The sweeping victory of the present ruling party in federal territory after the 2013 General Elections afforded it an opportunity to subject the entire power equation defining civil-military ties to modulation. However, the manner in which the current ruling party approached the situation was yet again a non-starter. The landslide victory which the present ruling party managed to gather for itself in the General Elections of 2013 did not – and even today – equip the federal government or any alternate political leadership for that matter to challenge the civil-military power equation by invoking the nitty gritty of the Constitution of Pakistan, such as the much hyped Article 6. Constitutions and especially the pronouncements of a Republican Constitution reflect in essence the landscape of a power equation which the vanguard (political leadership ) seeks to materialize . But for such materialization, the civil political elite must calibrate a political system in place which could procure such strength and subsequent legitimization banking upon which the pronouncements of the Constitution could stand realized. It would be more apt to say that the Constitution coupled with its pronouncements simply serves as a mean but not an end in itself. This is where the thinking of the present civil society and its intelligentsia confines itself into a circuitous approach towards salvaging civil-military equation in Pakistan by resorting towards a Constitutional battle and deeming it only as means to challenge the civil-military power equation in Pakistan, while procrastinating in formulation of political system which could accrue it much needed legitimacy. The manner in which, since 2013, the federal government apparently seemed to try a former military chief under Article 6 of the Constitution and deemed it solely as a way of asserting civilian supremacy, did nothing more than drawing a spectacle. The law simply operates upon the crystallized realities of the socio-economic relations manifested through the political system and not the other way round.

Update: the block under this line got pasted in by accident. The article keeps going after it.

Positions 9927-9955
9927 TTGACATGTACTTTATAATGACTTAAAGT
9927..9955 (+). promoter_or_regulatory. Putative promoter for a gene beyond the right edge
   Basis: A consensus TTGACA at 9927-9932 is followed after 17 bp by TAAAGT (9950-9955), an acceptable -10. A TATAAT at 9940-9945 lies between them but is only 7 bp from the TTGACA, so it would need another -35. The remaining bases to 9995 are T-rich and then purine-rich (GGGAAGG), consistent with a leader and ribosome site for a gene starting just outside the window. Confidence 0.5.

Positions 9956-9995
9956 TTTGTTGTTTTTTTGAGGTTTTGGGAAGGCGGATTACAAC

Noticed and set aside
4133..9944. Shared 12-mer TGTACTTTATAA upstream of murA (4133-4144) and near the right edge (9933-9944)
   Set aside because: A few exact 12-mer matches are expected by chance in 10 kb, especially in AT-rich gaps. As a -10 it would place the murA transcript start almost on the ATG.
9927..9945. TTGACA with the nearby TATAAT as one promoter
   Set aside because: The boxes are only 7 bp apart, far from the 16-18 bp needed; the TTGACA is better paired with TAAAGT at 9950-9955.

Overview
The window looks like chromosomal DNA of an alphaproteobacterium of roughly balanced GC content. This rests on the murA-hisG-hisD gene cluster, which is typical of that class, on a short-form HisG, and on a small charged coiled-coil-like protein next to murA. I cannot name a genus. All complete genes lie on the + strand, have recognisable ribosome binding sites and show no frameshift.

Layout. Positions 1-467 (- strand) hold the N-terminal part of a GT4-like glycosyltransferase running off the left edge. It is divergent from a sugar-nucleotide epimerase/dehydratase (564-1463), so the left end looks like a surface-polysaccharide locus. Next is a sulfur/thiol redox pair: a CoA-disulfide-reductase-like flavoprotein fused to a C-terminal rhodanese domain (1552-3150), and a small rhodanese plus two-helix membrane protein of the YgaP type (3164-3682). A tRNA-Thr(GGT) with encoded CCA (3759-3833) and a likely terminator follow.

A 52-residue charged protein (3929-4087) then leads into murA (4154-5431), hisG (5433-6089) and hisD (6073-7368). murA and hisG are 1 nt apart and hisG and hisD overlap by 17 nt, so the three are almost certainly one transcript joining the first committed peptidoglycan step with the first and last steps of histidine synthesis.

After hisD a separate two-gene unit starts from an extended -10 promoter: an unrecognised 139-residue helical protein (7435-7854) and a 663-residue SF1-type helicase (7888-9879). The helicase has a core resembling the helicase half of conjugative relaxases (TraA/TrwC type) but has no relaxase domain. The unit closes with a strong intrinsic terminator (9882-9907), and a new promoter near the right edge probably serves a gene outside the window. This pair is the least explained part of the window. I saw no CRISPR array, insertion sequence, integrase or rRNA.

It’s up to the civilian political leadership, and its auxiliary intelligentsia, to realize that in order for euphemized notions of civilian supremacy to gain traction, the political system presided over by the civilian political leadership must emancipate and enfranchise the populace in essence and not in name only. Existing political system prevailing in the country merely allows the institutions in serving the interests of the section of populace but not the populace itself. These sections of populace seek to uphold their vested interests at the cost of prosperity and emancipation of the populace at large. As long as the civilian political system maintains itself to serve the interest of the section of populace and allows the political institutions to be manipulated by that section of the populace , the civilian political system shall continue to be devoid of strength. With such debilitated power, any scuffle with the military establishment is bound to end up in events such as the 12th of October,1999 and the civilian political system shall continue embracing delegitimization while the imbalance in civil-military power equation shall continue to fester.